The programme has had 26 students go through so far, with most having transitioned back to school or still attending Te Tupu. It is also experiencing success in tackling the issues that led to the initial disengagement, thanks to the wrap-around services provided to these tamariki.

No two days the same

Every day is different at Te Tupu. Every student works around an individual programme, with curriculum resources provided by Te Kura.

“The school day starts at 8.45 am, but we acknowledge that some of our students don’t come into school in a space that is ‘ready to learn’ so we are lucky enough to have an environment with a more formal space – those students come in, say karakia, have a kōrero about their day, what they’re feeling and then they’re ready to get into some work. 

“We have a nurturing environment on one side of the class, where those students who may need a little bit of time just to regulate in the morning are given that,” says Damien.

Strengthening social skills and self-esteem is also crucial in the Te Tupu environment, he says.

“We do mana enhancement as a constant bit of work and a constant challenge for them. They understand how they’re feeling and can associate that with atua. We have different plans in terms of the support around them. We’re very focused on building those relationships, that safe environment where they can share with us and speak with us.

“For many of our students, it’s an opportunity just to take a breath. Come in, refocus, regulate and then be able to really make changes to the barriers that prevent them from going back to school,” he adds.

Supporting children’s return to school

Anil Singh, Te Kura regional manager for the Central North Island, describes the initiative as “ground-breaking” for the fact that it allows at-risk tamariki to remain at school, in an environment supported by kaiako. 

Te Kura provides the curriculum for each student at Te Tupu and follows them in their educational journey, while supporting the staff at Te Tupu.

“The students are enrolled in Te Kura so while they still have a kaiako with them, the kaiako just use the resource that is already there which makes it easy. They know that we are there with open arms, ready to help,” says Anil.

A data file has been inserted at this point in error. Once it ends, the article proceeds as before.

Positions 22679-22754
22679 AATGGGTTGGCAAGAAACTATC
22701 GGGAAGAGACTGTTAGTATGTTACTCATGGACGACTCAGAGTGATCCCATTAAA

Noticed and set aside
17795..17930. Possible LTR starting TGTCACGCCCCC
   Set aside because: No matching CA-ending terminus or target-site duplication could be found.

The end goal is simple: the tamariki are supported to get back into mainstream schooling. All involved parties work together for this common cause.

“The main objective here is that they go home – they go back to the school where they’re from, in the place that they belong,” says Jo.

Recalling that she has had several students now transition back to Tamatea Intermediate from Te Tupu, Jo says she has been pleased with their self-awareness and their understanding of their own personal needs.

“It’s about giving them the tools they need and the space they need to do that, with any support they have at Te Tupu following them back to the school environment.” 

Collaboration the key

Everyone involved in Te Tupu agrees that the power and success of such a programme lies in collaboration.

Te Tupu

“The community involvement epitomises what we should be doing – working together for a family. We all work together in our own little silos, but this was an opportunity to trial working together. It just shows how wonderful it is if we all work together – how successful we can be,” says Anil.

When describing Te Tupu, Damien adds, “It’s a place that we continue to learn and we continue to seek support from other agencies in order to best support our tamariki and their whānau. That’s the overriding factor. No one has a different motive – we support these students and empower them to go back into their school environment.”

The name Te Tupu itself epitomises the journey they are on. Te Tupu had its name gifted by Kaumatua Tīwana Aranui representing Pukemokimoki Marae.

“A lot of thought was given to the vision and the aspiration of why that name was given,” says Maureen. “It’s all about growth.”

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BY Education Gazette editors
Education Gazette | Tukutuku Kōrero, reporter@edgazette.govt.nz

Posted: 9:02 am, 18 September 2020